JOURNAL ARTICLE
REVIEW
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Vernal keratoconjunctivitis: an update.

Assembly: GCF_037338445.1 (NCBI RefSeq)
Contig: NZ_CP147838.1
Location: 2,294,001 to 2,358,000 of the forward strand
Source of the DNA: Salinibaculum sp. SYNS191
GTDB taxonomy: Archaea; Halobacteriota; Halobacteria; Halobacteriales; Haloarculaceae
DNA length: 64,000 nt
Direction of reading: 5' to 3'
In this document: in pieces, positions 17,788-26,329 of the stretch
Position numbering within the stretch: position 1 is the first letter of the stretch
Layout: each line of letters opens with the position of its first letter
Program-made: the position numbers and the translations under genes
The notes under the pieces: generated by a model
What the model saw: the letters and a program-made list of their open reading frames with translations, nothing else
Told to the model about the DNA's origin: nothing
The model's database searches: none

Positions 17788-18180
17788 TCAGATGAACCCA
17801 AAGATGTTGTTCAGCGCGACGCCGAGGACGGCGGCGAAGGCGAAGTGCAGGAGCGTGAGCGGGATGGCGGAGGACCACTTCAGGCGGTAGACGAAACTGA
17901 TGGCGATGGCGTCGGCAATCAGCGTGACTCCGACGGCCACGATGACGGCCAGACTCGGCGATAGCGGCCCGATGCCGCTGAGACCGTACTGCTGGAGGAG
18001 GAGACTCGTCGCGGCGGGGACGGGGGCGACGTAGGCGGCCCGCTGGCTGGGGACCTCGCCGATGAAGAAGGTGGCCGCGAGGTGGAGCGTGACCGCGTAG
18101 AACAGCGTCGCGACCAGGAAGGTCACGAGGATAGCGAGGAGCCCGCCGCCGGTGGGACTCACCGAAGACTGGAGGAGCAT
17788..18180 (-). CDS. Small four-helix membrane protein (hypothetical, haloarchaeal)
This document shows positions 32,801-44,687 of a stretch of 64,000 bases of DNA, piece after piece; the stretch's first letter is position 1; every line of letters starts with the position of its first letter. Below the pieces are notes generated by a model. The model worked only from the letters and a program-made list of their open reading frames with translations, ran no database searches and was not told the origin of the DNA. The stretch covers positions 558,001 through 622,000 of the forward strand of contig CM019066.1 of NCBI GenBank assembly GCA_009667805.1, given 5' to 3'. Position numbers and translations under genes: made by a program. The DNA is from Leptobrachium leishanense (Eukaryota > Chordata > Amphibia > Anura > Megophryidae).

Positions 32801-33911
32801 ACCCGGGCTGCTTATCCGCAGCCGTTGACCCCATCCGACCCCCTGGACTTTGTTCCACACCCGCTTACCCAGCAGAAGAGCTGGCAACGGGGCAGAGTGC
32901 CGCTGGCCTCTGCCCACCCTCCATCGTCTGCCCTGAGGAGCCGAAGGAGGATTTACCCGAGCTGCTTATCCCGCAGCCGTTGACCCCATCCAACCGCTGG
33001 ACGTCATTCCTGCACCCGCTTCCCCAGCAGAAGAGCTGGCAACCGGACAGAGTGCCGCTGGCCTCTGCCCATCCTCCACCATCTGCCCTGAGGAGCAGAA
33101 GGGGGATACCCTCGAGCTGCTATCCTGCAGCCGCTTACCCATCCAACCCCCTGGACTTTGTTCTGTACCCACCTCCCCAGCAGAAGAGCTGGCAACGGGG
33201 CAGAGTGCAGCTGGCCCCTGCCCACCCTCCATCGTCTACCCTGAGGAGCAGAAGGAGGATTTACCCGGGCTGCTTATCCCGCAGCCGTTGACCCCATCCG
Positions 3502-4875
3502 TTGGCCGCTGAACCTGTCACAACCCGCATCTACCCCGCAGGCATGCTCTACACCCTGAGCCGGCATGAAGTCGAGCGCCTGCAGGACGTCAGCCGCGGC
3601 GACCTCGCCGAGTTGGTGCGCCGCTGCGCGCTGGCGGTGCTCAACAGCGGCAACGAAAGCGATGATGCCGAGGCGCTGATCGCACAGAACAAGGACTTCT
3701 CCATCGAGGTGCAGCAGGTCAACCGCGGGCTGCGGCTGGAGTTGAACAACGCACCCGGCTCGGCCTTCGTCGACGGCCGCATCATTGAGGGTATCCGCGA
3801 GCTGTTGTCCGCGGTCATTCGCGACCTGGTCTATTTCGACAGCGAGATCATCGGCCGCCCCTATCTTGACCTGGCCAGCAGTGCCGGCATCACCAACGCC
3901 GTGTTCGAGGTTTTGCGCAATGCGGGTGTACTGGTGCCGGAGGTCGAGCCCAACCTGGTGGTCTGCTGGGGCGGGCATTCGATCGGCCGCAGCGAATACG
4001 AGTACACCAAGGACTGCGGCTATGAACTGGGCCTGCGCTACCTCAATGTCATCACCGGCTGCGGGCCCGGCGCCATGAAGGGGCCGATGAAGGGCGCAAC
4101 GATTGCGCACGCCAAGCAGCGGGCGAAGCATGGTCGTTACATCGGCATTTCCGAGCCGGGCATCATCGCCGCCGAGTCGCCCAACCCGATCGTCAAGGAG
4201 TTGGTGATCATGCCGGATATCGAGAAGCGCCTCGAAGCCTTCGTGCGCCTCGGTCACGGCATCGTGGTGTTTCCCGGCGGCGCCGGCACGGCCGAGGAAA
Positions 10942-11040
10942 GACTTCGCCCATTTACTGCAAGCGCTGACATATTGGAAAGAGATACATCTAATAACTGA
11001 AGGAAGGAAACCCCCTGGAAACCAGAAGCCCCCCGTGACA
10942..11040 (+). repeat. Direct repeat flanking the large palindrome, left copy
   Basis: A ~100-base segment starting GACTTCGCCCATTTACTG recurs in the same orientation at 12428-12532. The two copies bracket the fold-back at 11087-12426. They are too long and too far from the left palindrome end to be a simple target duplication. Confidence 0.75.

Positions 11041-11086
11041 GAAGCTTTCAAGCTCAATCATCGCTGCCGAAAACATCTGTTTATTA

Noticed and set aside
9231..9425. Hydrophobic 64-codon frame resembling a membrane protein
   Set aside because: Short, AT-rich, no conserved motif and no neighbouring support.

Vernal keratoconjunctivitis (VKC) is a bilateral, usually seasonally recurrent, allergic inflammation of the conjunctiva, characterised by limbal gelatinous hypertrophy and/or upper tarsal giant conjunctival papillae. Although rare in temperate regions, it represents an important cause of hospital referral in many parts of Africa and Asia. Clinical and immunohistochemical studies suggest that IgE-dependent (type I allergic) and IgE-independent (type IV allergic) mechanisms are involved in the immunopathogenesis of VKC, in which various inflammatory cells, including different T cell subpopulations play an active role via a cascade of chemical mediators. Endocrine, genetic, neurogenic, environmental and socioeconomic risk factors have been identified. However, its aetiology and pathophysiology remain unclear. The clinical course of this disease is usually benign and self-limiting, but a minority of patients will face very debilitating and sight threatening complications. Topical corticosteroids are often used during flare-ups in combination with mast cell stabilizers as maintenance treatment for VKC. However this management is unsatisfactory in controlling severe cases and avoiding recurrences. Non-steroidal immune modulators such as ciclosporin A and tacrolimus are promising alternatives, but tolerance to these agents needs to be improved and production costs reduced. The purpose of this review is to give an update on its epidemiology, immunopathogenesis and management.

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